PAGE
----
Before she moved to the UK in 2013, Jacqueline Taylor was teaching A-level English Literature and Language and International Baccalaureate in Singapore. Her new job teaching functional skills to post-16 students at a further education college in North East England couldn’t have been more different. She knew from support staff that some of the students in her classes had dyslexia but felt unprepared to meet their needs. “I didn’t really know what functional skills were and I was surprised that the students’ literacy skills were so poor. In Singapore, there is less awareness of dyslexia than in the UK, and less emphasis on the inclusion of students with special needs in mainstream education. Additional Learning Support (ALS) is in its infancy. A tiny minority of students receive extra time in examinations but I don’t remember anyone receiving extra support, one-to-one or in a small group,” she says.

It was a brief CPD session that first made her aware of dyslexia and its impact on learning. Through internet research, she came across Dyslexia Action’s postgraduate Professional Certificate in Dyslexia and Literacy. “It seemed perfect. I could study online, so I didn’t need to travel.” She funded the course herself, struggled at first with balancing long working hours and Masters level studies. “The course helped me so much with developing the skills I needed for my job,” she says and describes The Dyslexia Guild library service as ‘outstanding’.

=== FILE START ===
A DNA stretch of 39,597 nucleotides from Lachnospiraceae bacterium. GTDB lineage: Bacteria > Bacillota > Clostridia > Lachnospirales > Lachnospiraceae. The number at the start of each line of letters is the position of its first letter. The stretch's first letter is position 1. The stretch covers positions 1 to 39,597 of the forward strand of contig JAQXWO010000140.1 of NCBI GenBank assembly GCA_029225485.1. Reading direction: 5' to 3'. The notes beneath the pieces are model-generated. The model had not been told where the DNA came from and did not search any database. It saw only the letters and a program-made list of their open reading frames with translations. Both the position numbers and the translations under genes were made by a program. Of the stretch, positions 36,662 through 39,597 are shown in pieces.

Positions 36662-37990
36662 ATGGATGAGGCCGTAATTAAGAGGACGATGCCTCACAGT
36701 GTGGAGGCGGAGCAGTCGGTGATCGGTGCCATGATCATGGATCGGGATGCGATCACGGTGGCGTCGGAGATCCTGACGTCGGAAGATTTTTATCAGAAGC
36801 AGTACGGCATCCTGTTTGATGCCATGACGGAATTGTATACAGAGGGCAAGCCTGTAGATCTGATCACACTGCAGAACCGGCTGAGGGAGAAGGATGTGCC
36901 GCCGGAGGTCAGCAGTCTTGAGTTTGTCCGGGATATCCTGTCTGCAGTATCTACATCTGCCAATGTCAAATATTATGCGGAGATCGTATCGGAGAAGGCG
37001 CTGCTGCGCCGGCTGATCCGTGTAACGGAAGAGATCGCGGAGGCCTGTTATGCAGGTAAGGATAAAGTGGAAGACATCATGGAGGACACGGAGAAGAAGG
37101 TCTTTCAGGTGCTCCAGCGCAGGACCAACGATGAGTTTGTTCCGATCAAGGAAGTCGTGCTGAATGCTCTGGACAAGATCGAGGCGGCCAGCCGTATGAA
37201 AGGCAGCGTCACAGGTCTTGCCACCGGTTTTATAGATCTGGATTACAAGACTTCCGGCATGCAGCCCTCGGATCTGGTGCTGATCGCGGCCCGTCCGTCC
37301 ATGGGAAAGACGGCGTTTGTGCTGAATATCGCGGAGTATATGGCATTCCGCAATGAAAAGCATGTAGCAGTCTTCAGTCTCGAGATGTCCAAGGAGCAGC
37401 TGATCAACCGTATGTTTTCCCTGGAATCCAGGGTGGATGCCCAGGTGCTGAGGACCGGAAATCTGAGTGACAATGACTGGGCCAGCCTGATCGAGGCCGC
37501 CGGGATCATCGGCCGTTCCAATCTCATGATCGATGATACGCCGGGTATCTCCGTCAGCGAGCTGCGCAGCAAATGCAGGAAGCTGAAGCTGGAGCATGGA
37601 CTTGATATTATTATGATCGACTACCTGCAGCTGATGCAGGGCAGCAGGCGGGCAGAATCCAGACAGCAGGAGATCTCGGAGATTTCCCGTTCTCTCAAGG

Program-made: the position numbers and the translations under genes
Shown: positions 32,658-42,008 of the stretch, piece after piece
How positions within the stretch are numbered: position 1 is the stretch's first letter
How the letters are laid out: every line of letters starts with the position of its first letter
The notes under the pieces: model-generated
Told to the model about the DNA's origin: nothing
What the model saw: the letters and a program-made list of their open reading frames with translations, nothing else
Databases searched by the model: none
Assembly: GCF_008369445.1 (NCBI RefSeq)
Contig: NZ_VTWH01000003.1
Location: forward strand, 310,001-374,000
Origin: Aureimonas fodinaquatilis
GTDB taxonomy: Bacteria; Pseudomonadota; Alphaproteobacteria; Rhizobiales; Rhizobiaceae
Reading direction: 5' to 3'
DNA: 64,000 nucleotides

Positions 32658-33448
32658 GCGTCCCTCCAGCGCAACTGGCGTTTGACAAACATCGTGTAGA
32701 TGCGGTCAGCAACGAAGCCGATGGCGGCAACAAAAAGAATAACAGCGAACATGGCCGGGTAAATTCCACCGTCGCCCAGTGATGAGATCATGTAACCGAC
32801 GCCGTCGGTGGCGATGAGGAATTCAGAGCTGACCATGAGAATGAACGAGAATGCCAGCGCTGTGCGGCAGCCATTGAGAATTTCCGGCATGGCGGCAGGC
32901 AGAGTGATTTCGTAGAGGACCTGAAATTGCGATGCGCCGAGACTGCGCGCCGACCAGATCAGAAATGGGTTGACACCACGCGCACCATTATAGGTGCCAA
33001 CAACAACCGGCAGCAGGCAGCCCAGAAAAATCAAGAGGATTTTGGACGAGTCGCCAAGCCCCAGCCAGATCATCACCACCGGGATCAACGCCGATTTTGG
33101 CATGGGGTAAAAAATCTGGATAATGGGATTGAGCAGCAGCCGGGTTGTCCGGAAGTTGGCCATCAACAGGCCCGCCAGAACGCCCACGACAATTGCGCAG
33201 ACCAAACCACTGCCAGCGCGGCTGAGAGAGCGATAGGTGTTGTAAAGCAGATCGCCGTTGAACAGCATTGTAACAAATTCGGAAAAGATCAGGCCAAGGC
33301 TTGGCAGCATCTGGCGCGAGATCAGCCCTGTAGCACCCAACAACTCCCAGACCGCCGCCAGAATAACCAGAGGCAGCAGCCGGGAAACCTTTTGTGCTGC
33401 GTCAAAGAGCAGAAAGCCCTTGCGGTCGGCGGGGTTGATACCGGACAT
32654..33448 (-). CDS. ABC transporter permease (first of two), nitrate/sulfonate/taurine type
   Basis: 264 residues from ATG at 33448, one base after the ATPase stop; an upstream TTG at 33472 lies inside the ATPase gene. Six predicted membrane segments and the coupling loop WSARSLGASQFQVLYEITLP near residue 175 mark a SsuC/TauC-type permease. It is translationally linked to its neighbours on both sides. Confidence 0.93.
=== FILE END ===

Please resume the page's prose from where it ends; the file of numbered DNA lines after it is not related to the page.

Having completed the first part of the postgraduate course, and spurred on by the success her learners with dyslexia have achieved, Jacqueline is now completing further Level 7 modules in assessment and hopes to complete her Masters. She is considering a change of career in the future, perhaps with a greater focus on specialist dyslexia support. She recommends Dyslexia Action to others particularly because of the quality of the support it provides. “They really understand the needs of working delegates like me,” she says. “They have great expertise and they offer you the support you need.”

At the time of the interview Jacqueline was an Associate (ADG) member who has now become a Member (MDG).

Interview by Annie Grant, 2019.

To join as an Member (MDG) of The Dyslexia Guild please click here

Member (MDG) Susannah Thorne

Building the foundations of a new career

After a career break to bring up her children, secondary history teacher Susannah Thorne was keen to get back into education but didn’t really want to return to the classroom. She had always been interested in dyslexia but it wasn’t until her son was diagnosed with dyslexia that she considered retraining as a dyslexia specialist herself.
“I chose Dyslexia Action because it provided online training courses and I needed to fit my studies around childcare and other commitments. Plus, The Dyslexia Guild membership post-nominals are a well-recognised sign of quality.” Although the course is completed online, she did not feel isolated: “The course forums encourage you to interact with others and the tutors are really responsive.”